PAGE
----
The authors would like to thank the British Columbia Ministry of Health and the College of Pharmacists for providing the data for this project. They acknowledge the contribution of Dr Marc Brisson in the design phase of the study period. Dr Brisson was an employee of Merck Frosst Canada at the time of his contributions and is now a Canada Research Chair in Mathematical Modelling and Infectious Diseases at the University of Laval, Quebec, Canada.
Competing interests: None.
Ethics approval: Ethics approval for the study was obtained from the University of British Columbia’s Behavioural Ethics Committee.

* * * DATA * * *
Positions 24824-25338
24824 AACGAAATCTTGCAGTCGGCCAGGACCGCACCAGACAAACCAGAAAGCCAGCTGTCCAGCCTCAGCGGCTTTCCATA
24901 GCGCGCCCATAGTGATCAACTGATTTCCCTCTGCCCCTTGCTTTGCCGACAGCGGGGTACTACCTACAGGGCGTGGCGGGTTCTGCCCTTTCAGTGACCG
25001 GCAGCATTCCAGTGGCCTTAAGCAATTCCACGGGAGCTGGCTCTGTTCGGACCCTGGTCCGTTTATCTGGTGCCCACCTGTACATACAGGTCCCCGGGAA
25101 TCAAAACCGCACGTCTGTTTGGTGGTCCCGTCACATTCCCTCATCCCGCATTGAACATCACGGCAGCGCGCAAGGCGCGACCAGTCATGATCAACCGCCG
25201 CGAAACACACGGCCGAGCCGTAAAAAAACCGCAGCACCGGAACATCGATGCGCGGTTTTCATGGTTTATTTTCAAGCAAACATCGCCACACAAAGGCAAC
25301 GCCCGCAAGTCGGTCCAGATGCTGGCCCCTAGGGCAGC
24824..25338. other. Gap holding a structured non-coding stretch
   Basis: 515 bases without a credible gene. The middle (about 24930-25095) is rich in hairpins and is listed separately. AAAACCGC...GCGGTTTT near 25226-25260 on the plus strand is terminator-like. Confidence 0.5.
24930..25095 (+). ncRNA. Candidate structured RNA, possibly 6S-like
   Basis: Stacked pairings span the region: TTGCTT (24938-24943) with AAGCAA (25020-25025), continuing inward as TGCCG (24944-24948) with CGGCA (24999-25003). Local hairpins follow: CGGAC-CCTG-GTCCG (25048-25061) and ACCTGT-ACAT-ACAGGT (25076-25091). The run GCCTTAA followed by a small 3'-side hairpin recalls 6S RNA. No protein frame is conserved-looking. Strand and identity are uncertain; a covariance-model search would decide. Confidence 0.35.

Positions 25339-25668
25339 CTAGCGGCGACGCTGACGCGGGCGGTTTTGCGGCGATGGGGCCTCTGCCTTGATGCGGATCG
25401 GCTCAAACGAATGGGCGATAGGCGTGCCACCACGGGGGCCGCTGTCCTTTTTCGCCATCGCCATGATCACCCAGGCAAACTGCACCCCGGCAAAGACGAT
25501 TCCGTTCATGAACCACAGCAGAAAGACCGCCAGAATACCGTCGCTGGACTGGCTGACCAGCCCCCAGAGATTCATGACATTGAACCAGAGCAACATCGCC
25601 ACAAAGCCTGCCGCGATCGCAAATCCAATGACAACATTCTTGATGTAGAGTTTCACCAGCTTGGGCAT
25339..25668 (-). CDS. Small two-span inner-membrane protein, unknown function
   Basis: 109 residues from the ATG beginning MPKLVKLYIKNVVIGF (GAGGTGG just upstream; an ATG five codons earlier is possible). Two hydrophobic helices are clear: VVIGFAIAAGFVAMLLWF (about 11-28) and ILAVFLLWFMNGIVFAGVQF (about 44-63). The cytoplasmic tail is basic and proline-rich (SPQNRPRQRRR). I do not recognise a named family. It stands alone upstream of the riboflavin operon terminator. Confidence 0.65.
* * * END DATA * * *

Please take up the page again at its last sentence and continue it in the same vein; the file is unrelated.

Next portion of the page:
Contributors: FM conceived the study, obtained the data, participated in the study design and analysis and co-wrote the first draft of the manuscript. GO participated in the study design, data interpretation, reviewed the final draft and gave approval for the manuscript. LC participated in the study design and functioned as the statistical analyst for this study, she contributed to several drafts of the manuscript and gave approval for the final draft. EK participated in the study design and data interpretation and gave approval for the final draft. CAM participated in the study design and analysis, supervised the statistical analysis, co-wrote the first draft of the manuscript and gave approval for the final draft. FM and CAM function as co-leads on the project and take responsibility of the content.